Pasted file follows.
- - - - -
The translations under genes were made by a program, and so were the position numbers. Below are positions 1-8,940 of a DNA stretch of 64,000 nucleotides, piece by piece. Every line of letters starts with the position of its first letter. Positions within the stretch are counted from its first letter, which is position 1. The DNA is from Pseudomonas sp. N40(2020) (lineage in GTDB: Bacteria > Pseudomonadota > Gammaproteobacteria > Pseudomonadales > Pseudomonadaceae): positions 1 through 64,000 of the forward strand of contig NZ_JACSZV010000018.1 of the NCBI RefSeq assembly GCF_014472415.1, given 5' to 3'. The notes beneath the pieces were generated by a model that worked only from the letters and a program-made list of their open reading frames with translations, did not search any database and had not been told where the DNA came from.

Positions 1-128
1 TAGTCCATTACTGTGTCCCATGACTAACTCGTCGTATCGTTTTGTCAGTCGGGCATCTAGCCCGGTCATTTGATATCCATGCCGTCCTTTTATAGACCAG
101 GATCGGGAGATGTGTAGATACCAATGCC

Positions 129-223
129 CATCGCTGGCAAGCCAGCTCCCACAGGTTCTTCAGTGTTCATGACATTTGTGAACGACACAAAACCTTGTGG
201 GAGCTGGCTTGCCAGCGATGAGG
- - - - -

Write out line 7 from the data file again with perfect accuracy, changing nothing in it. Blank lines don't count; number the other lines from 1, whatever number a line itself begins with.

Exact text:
201 GAGCTGGCTTGCCAGCGATGAGG